Wireless Landlords: Checklist for Protecting Landlord Rights and Budgets
In March/April Cover Story of ABA's Probate & Property Magazine, Authors Note Landlords Should Be Prepared to Deal with Tower Lease and License Issues
By Gerard Lavery Lederer and Bennett Givens
Landlords should be on the lookout for an increasing number of requests for tower co-location, generator expansions, and new sites across the country, as the nation’s largest cell tower management companies are forecasting levels of increased leasing activity not experienced in two decades. According to Crown Castle, the nation’s largest provider of communications infrastructure, cell site leasing activity in 2022 will be 50 percent higher than the company’s trailing five-year average. This is unprecedented in the industry. Landlords’ lawyers should prepare themselves in advance to deal with tower lease and license issues, as suggested in the checklist below.
The flurry of cell site leasing activity is largely driven by the three major carriers deploying upgraded 5G networks. Also significant, DISH Wireless is entering the market as a new nationwide competitor, which is contributing to the most co-location activity in Crown Castle’s history. Additionally, the build-out of wireless network infrastructure largely through co-location requests is fueling the activity to meet the industry’s rapidly expanding needs. This is expected to drive a 20 percent surge in core leasing tower activity in 2022 compared to 2021—a year that saw high levels. With T-Mobile actively pursuing its “Anchor” project (the addition of Massive Multiple-Input and Multiple-Output (MIMO) and Sprint’s 2.5 GHz spectrum to T-Mobile sites) and Verizon kicking off C-Band and Citizens Broadband Radio Service (CBRS) upgrades on macros, there was a flurry of activity on existing sites, especially toward the end of 2021.
The FCC & Wireless Infrastructure
Not only is wireless infrastructure ushering in the modern mobile communications era; it is also playing a larger role in the future of information networks. Cell phone towers are the most established type of communications infrastructure and are still the most reliable way to deliver critical wireless coverage.
The Federal Communications Commission (FCC) and the state of California have attempted to streamline the regulatory process to meet the growing demand; however, it is imperative that both public and private property owners, and their counsel, understand that the regulatory relief provided does not affect important rights as property owners.
Sites & Land Rights
Adding to this frenetic level of activity is a late 2020 FCC Report and Order that mandates certain qualifying wireless facility modifications be approved by state and local governments. Specifically, the FCC granted cell tower tenants and operators the regulatory right to deploy generators and other communications equipment up to 30 feet outside of their currently permitted site. A site is defined by the FCC as the “leased or owned property surrounding the tower” and “outside of the rights-of-way of a community.”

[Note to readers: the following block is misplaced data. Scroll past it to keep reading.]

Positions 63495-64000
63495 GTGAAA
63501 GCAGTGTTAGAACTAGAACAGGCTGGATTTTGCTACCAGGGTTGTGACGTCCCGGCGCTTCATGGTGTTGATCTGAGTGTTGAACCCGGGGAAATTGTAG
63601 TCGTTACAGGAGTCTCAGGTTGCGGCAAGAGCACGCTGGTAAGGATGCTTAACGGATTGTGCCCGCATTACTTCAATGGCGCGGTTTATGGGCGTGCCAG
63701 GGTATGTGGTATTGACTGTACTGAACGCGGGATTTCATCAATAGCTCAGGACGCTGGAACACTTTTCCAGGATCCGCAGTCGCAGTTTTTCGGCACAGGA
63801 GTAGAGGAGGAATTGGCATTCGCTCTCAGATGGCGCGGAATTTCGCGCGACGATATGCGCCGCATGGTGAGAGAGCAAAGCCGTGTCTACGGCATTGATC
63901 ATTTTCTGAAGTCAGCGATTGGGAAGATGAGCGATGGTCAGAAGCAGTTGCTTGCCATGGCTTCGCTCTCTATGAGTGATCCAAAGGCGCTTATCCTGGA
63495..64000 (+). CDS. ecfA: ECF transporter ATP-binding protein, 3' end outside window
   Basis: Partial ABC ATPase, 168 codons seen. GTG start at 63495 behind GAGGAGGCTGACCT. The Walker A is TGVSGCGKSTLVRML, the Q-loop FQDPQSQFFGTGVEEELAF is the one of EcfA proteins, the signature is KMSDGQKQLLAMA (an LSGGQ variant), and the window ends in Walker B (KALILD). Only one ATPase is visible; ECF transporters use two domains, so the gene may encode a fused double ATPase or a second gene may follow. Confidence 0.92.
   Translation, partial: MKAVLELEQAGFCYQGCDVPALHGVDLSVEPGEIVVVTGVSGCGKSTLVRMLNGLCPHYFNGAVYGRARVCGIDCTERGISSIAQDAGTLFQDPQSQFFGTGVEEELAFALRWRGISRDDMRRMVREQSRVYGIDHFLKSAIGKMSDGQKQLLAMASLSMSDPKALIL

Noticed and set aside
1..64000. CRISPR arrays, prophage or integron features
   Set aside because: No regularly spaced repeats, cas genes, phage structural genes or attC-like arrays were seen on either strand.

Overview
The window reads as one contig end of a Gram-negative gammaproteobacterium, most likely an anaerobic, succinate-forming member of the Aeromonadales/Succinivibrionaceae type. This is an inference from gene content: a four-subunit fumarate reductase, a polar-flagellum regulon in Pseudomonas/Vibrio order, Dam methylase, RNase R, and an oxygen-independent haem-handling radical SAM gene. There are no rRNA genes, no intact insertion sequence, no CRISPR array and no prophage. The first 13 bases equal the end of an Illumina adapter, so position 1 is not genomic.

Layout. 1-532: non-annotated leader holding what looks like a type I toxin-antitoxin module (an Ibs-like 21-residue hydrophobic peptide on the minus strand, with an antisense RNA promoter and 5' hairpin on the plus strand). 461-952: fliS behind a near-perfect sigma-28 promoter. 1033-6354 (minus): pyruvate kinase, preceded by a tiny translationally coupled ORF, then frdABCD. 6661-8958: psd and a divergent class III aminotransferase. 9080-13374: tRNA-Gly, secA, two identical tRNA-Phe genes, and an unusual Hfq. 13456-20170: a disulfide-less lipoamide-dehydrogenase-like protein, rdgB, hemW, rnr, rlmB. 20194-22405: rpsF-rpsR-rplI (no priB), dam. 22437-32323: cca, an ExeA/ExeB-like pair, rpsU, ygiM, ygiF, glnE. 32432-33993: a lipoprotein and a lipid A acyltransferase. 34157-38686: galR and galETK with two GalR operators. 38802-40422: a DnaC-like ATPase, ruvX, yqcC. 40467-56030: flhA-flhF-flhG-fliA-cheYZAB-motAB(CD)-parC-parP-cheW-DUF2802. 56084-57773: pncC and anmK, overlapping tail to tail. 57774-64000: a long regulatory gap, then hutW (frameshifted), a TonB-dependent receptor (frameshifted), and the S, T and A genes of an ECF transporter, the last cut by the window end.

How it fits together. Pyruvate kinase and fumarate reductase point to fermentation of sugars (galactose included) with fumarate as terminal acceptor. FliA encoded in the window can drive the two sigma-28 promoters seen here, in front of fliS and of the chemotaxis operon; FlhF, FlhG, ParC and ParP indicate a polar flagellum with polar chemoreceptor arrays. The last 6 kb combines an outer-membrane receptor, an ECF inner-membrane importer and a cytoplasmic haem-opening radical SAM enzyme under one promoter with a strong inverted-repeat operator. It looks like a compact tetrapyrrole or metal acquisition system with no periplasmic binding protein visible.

In addition to the FCC Report and Order, California recently adopted a law that mandates cell tower operators have eight hours of backup power, resulting in a wave of generator siting requests. The FCC first proposed this mandate in 2008 in response to the massive loss of service in the aftermath of Hurricane Katrina, but it was eventually vacated by OMB because of the lack of realistic implementation in the proposed time frame. California determined that the ensuing 13 years was time enough for carriers to meet this obligation. Other states, including New York and Connecticut, are considering similar legislation to mandate backup power generators at cell towers within their jurisdictions.
Protecting Your Property Interests
Cell tower tenants, operators, and their consultants may confuse recent state and federal streamlining efforts with grants of property rights. This is especially true when the property owner is a public entity that has both regulatory and proprietary authority over the land or rooftop on which a cell tower is sited. Public and private landowners, and their counsel, need to be aware that the FCC-expanded site approval and state level backup power resiliency requirements speak only to regulatory approval, not the transfer of property rights.
Here is a checklist of issues to consider to help protect the landlord’s rights and budget:
- Know the landlord’s legal rights. The FCC update to the U.S. Code of Federal Regulations, title 47, section 1.6100 Wireless Facility Modifications, and the California legislation are limited to regulatory permitting authority. In fact, a number of local governments have challenged the order in the Ninth Circuit Court of Appeals. If the landlord is a private or public property entity, it has rights as a property owner under its lease or license agreement that are separate from its regulatory capacity. Similarly, private entity owners should not be misled that a regulatory approval overrules the land-owner’s authority under the lease or license agreement. If the landlord is uncertain about whether it is acting in a regulatory or proprietary capacity, seek legal advice. The landlord shouldn’t rely on what the cell tower operator tells it.